Game Theory and the Law

ISBN-10: 0674341112

ISBN-13: 9780674341111

Edition: 1994

Authors: Douglas G. Baird, Robert H. Gertner, Randal C. Picker

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Game Theory and the Law promises to be the definitive guide to the field. It provides a highly sophisticated yet exceptionally clear explanation of game theory, with a host of applications to legal issues. The authors have not only synthesized the existing scholarship, but also created the foundation for the next generation of research in law and economics."
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Book details

List price: $46.00
Copyright year: 1994
Publisher: Harvard University Press
Publication date: 9/1/1998
Binding: Paperback
Pages: 344
Size: 6.25" wide x 9.50" long x 1.00" tall
Weight: 1.100
Language: English

Douglas G. Baird is Harry A. Bigelow Distinguished Service Professor of Law at the University of Chicago Law School.

Introduction: Understanding Strategic Behavior
Bibliographic Notes
Simultaneous Decisionmaking and the Normal Form Game
The Normal Form Game
Using Different Games to Compare Legal Regimes
The Nash Equilibrium
Civil Liability, Accident Law, and Strategic Behavior
Legal Rules and the Idea of Strict Dominance
Collective Action Problems and the Two-by-Two Game
The Problem of Multiple Nash Equilibria
Bibliographic Notes
Dynamic Interaction and the Extensive Form Game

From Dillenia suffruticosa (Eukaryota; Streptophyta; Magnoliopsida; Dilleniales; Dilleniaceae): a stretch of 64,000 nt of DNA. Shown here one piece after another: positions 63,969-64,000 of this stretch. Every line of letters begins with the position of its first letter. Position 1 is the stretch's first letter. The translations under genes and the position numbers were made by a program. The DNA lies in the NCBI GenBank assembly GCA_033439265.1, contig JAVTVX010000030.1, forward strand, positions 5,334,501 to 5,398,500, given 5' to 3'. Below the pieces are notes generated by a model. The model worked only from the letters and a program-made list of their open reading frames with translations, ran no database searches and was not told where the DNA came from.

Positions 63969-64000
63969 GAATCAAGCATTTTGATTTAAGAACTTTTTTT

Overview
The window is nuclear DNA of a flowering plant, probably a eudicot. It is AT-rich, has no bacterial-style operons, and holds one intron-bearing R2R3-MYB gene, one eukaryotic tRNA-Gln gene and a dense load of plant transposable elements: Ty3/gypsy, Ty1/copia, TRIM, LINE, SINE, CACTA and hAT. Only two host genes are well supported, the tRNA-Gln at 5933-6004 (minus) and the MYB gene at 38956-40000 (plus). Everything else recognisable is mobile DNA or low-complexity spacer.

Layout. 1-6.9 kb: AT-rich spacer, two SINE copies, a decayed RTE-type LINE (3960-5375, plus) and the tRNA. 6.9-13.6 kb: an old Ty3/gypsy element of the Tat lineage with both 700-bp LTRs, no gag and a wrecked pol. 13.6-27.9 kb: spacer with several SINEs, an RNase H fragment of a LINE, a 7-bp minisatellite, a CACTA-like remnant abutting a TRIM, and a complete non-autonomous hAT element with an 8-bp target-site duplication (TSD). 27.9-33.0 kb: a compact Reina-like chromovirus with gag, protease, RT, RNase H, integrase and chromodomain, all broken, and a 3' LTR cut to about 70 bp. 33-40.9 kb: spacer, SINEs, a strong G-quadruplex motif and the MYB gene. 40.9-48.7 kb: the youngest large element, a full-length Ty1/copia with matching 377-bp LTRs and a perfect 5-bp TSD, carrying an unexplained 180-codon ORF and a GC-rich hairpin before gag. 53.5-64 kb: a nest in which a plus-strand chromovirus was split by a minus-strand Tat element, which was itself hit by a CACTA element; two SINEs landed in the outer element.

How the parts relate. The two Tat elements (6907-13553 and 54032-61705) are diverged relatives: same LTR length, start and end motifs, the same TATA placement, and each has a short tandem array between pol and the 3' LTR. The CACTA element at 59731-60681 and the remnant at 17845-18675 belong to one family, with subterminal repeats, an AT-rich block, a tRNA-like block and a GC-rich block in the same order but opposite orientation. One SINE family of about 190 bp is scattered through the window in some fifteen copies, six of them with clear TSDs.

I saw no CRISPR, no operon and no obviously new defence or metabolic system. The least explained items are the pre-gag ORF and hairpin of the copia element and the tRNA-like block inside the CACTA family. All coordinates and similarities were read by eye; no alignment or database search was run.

The Extensive Form Game and Backwards Induction
A Dynamic Model of Preemption and Strategic Commitment
Subgame Perfection
Bibliographic Notes
Information Revelation, Disclosure Laws, and Renegotiation
Incorporating Beliefs into the Solution Concept
The Perfect Bayesian Equilibrium Solution Concept
Verifiable Information, Voluntary Disclosure, and the Unraveling Result
Disclosure Laws and the Limits of Unraveling
Observable Information, Norms, and the Problem of
Optimal Incentives and the Need for Renegotiation
Limiting the Ability of Parties to Renegotiate
Bibliographic Notes
Signaling, Screening, and Nonverifiable Information
Signaling and Screening
Modeling Nonverifiable Information
Signals and the Effects of Legal Rules
Information Revelation and Contract Default Rules
Screening and the Role of Legal Rules
Bibliographic Notes
Reputation and Repeated Games
Backwards Induction and Its Limits
Infinitely Repeated Games, Tacit Collusion, and Folk Theorems
Reputation, Predation, and Cooperation
Bibliographic Notes
Collective Action, Embedded Games, and the Limits of Simple Models
Collective Action and the Role of Law
Embedded Games
Understanding the Structure of Large Games
Collective Action and Private Information
Collective Action Problems in Sequential Decisionmaking
Herd Behavior
Bibliographic Notes
Noncooperative Bargaining
Modeling the Division of Gains from Trade
Legal Rules as Exit Options
Bargaining and Corporate Reorganizations
Collective Bargaining and Exit Options
Bibliographic Notes
Bargaining and Information
Basic Models of the Litigation Process
Modeling Separate Trials for Liability and Damages
Information and Selection Bias
Discovery Rules and Verifiable Information
Bibliographic Notes
Conclusion: Information and the Limits of Law
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